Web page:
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amazing lkn girl: Sophia DiGioia

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amazing lkn girl: Jordan Feldman

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amazing lkn girl: Isabella Frommelt

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where are they now?

30

jordan wolfe

isabella frommelt

a very special thanks

to our photo shoot location, discovery place kids, located at 105 gilead road in huntersville.

f a m i ly

12

raising a tween or teen

18

the benefits of extracurricular activities

46

advice for moms from a teenage daughter

self

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she said what?! : What Did Dad Teach You?

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delaina yancey

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she said what?!

s and o game e—came t e m o h grad ould c o be “Dad w when I—in fift a daughter t he t e s is in a e n’t r is ey , get cover h He said, ‘I did to participate t it: ‘Life ge nt cheer. you wa ut I did ’re going out to lines; if him literally, b ou e y id ll s a e ake hin’ is on th t c t ’t a n w id r if Id you life ort; game.’ ator sp oing to watch t c e p s is not a do, you’re g ithout ya’.’” to go by w

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“My dad sparked a love of reading and education in all of us. He always read to us, even when we were old enough to read on our own. It was always a special time with him.”

Michele

WHAT DID

Dad

Teach

YOU?

A TRIBUTE TO OUR FATHERS FOR FATHER’S DAY “He taught me how to work hard for what I want and to be patient because it will pay off. My dad is my superhero!”

Stephanie

“My dad taught me to value and respect life and to help others who need it … namely in nature. He was a longtime volunteer and a lifetime member of the Carolina Raptor Center. And he’s the reason I move spiders out of the house back ‘into the wild.’”

Amy

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“Of all the things I learned from Dad, his eye for detail, and doing everything the right— though sometimes the longest—way, benefits and haunts me daily!”

Chelsea

“My dad taught me to have a sense of humor and not to sweat the small stuff.”

Leslie


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JUNE 2017 |

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g n i s i a R

so who ’ s in charge ?

: N E E T R O N E E A TW By: Dr. Wissam Nadra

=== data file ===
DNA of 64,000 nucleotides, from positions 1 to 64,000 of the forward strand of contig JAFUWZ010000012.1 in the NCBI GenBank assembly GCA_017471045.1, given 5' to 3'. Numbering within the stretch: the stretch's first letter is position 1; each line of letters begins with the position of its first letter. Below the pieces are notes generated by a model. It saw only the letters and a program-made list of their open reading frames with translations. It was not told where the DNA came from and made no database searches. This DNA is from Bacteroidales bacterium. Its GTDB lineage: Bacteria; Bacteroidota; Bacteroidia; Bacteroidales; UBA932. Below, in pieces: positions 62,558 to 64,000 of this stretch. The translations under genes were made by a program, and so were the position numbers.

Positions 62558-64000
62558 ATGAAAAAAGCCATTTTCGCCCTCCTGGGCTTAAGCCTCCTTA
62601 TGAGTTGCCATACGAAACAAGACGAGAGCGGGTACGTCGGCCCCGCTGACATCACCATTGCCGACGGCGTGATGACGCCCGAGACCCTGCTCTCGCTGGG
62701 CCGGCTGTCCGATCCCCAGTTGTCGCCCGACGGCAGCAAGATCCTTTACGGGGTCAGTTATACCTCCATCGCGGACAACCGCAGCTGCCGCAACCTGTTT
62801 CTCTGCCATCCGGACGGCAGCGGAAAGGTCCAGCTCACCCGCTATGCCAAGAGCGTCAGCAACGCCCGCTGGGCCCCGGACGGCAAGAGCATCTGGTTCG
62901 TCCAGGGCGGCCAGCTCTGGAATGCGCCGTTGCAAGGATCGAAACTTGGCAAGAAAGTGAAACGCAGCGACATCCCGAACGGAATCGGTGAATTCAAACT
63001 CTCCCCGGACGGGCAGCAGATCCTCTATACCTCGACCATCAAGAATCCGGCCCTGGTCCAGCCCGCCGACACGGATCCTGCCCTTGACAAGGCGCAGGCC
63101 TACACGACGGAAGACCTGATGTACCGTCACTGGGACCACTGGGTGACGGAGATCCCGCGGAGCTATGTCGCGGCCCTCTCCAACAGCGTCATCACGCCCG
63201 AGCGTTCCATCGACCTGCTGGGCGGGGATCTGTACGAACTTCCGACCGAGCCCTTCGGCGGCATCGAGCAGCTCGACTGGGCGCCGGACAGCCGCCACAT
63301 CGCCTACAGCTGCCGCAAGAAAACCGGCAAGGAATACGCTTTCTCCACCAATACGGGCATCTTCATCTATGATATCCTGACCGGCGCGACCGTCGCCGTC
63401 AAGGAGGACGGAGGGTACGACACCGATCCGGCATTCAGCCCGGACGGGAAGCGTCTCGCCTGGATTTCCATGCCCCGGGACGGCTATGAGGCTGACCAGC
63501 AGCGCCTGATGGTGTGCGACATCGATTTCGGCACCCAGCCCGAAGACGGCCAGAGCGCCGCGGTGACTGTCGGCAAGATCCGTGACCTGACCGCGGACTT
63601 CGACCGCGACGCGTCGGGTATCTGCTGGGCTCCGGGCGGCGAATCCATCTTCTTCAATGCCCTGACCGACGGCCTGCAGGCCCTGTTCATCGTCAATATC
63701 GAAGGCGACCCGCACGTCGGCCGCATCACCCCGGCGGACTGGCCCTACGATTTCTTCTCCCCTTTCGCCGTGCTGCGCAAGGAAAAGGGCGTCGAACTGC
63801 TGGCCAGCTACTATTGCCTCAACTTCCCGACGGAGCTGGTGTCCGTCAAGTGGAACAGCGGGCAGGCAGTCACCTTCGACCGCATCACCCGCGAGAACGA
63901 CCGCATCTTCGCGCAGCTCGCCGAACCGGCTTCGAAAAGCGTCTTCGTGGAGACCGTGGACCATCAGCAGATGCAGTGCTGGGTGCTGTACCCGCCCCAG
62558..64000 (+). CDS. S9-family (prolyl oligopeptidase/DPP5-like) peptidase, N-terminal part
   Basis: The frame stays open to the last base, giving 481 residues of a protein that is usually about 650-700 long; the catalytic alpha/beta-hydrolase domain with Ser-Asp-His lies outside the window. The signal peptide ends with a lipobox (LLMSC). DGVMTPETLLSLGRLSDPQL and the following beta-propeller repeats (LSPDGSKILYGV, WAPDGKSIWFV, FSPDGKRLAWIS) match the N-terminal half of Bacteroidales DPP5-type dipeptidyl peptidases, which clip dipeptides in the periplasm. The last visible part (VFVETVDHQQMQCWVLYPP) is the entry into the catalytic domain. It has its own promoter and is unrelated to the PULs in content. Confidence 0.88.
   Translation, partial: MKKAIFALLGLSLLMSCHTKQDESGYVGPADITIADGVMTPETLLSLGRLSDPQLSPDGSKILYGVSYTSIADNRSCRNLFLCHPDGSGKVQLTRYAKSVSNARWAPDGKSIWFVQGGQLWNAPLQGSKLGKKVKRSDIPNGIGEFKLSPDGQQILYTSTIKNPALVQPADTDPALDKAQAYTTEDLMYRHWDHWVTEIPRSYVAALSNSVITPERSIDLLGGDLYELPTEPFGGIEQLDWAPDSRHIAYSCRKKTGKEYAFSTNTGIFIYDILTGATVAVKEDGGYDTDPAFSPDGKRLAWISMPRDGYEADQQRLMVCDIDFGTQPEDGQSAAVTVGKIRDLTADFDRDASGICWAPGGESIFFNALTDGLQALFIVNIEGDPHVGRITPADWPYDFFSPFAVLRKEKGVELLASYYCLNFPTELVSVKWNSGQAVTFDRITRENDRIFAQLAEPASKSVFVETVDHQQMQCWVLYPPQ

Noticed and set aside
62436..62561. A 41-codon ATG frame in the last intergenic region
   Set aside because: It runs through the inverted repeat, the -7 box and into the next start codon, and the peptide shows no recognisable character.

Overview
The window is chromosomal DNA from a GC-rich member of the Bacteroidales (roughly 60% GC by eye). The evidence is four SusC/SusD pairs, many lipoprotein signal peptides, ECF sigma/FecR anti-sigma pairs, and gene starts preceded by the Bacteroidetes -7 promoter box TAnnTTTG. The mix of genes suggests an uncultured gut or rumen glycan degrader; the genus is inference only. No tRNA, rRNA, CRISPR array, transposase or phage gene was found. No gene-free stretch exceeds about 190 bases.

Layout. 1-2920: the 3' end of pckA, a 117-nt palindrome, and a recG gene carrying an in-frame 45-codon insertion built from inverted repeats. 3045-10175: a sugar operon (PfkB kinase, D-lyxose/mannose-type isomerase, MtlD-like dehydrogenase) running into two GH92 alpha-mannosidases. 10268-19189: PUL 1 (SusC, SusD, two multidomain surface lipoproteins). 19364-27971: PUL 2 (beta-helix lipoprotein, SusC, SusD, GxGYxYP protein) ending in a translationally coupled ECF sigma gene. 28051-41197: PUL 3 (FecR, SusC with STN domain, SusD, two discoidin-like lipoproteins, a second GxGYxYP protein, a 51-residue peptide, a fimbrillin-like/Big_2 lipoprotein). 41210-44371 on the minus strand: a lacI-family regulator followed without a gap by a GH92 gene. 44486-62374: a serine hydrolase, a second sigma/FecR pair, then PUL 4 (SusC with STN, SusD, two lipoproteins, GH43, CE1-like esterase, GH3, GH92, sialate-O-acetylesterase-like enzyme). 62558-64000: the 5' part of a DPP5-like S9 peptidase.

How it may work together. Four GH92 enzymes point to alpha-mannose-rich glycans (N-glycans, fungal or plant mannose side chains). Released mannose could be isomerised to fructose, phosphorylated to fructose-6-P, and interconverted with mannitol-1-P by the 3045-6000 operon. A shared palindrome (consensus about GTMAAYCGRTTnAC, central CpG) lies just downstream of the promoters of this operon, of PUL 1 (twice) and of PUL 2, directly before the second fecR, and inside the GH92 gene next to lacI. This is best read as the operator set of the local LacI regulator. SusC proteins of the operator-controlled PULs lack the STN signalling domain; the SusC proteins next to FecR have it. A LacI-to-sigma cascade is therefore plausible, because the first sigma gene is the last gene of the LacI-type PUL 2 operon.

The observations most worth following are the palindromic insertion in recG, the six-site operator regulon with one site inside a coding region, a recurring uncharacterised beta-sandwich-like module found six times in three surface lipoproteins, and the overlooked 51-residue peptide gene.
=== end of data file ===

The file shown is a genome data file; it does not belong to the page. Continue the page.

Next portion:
R E C E N T LY, I sat down with my 88-yearold mother over an espresso and asked her for advice about child rearing: How did you and Dad do it? My mom smiled at me and said one sentence: Love them unconditionally, be patient, and learn to pick your battles.

As a pediatrician and father of three children—two of whom are teenagers (15 and 14 years old, respectively), I can honestly say that their sense of reasoning has flown out the window. While they are both great students at school, I feel sometimes that their common sense is almost nonexistent. My wife and I feel like we’re repeating ourselves constantly: Did you comb your hair? Did you brush your teeth? Is your room clean? ... etc. The MD-part of me understands the hormonal changes going on in their bodies but the Dadside of me is baffled by their seemingly erratic, nonchalant behaviors. P.S. (to all three of

my kids):

Your mother and I love you very much!

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While these may be difficult child-rearing years for us as parents, there’s a lot we can do to nurture and encourage responsible behaviors in our tweens and teens. 1 EVERY MOMENT COUNTS AS QUALITY TIME. Sometimes, the best conversations with your child happen in the car when there is minimal eye contact and they can free associate. 2 LOVE THEM AND TELL THEM AND SHOW THEM HOW MUCH. We assume they know that we love them, but you need to demonstrate that always! At the same time, you need to discipline and guide them as a parent and not as a friend. 3 GIVE THEM THEIR SPACE. This is especially important when you are upset with one another. Also, lead by example and forgive them. 4 REMEMBER YOU LOVE THEM BUT MAY NOT ALWAYS APPROVE OF THEIR BEHAVIORS OR ACTIONS. When critiquing a behavior you disapprove of, focus on the behavior. Don’t make it a personal attack on their character. 5 DON’T SET UNACHIEVABLE EXPECTATIONS OF YOUR CHILD. Remember that each of your children has personal strengths and weaknesses. Always build on their strengths. 6 ENCOURAGE SAFETY. Encourage cyber safety, and remind them not to text and drive, or to meet someone online that they have never met in person.

7 HAVE AT LEAST ONE MEAL A DAY AS A FAMILY. Take time to talk and share what happened during each family member’s day. 8 FOLLOW YOUR OWN ADVICE. Practice what you preach. What we say or do is being watched and scrutinized by our children. 9 REMEMBER THAT EVERY CHILD IS DIFFERENT. What may work with one child doesn’t always work with the other one. Respect the differences you see in each of your children.

Wissam E. Nadra, MD, FAAP, AIHM, is the president and clinical director at Lakeshore Pediatric Center in Denver. He is a boardcertified pediatrician, also certified in integrative medicine. For more information, visit www. lakeshorepediatric.com, or call 704.489.8401.

Finally, I leave you with the words of the Lebanese American poet Gibran Kahlil Gibran: “Your children are not your children. They are the sons and daughters of Life’s longing for itself... You may give them your life but not your thoughts ... You may house their bodies but not their souls... For their souls dwell in the house of tomorrow...”


Studio 73 Dance

Our 18 Seasonth

Ballet ~ Tap ~ Jazz ~ Lyrical ~ Pointe ~ Hip-Hop ~ Competition ~ Adult Classes

Empowering individuals to grace the stages of life through DANCE! www.studio73dance.com ( 7 0 4 )

8 7 5 . 9 9 1 1 JUNE 2017 |

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go ON THE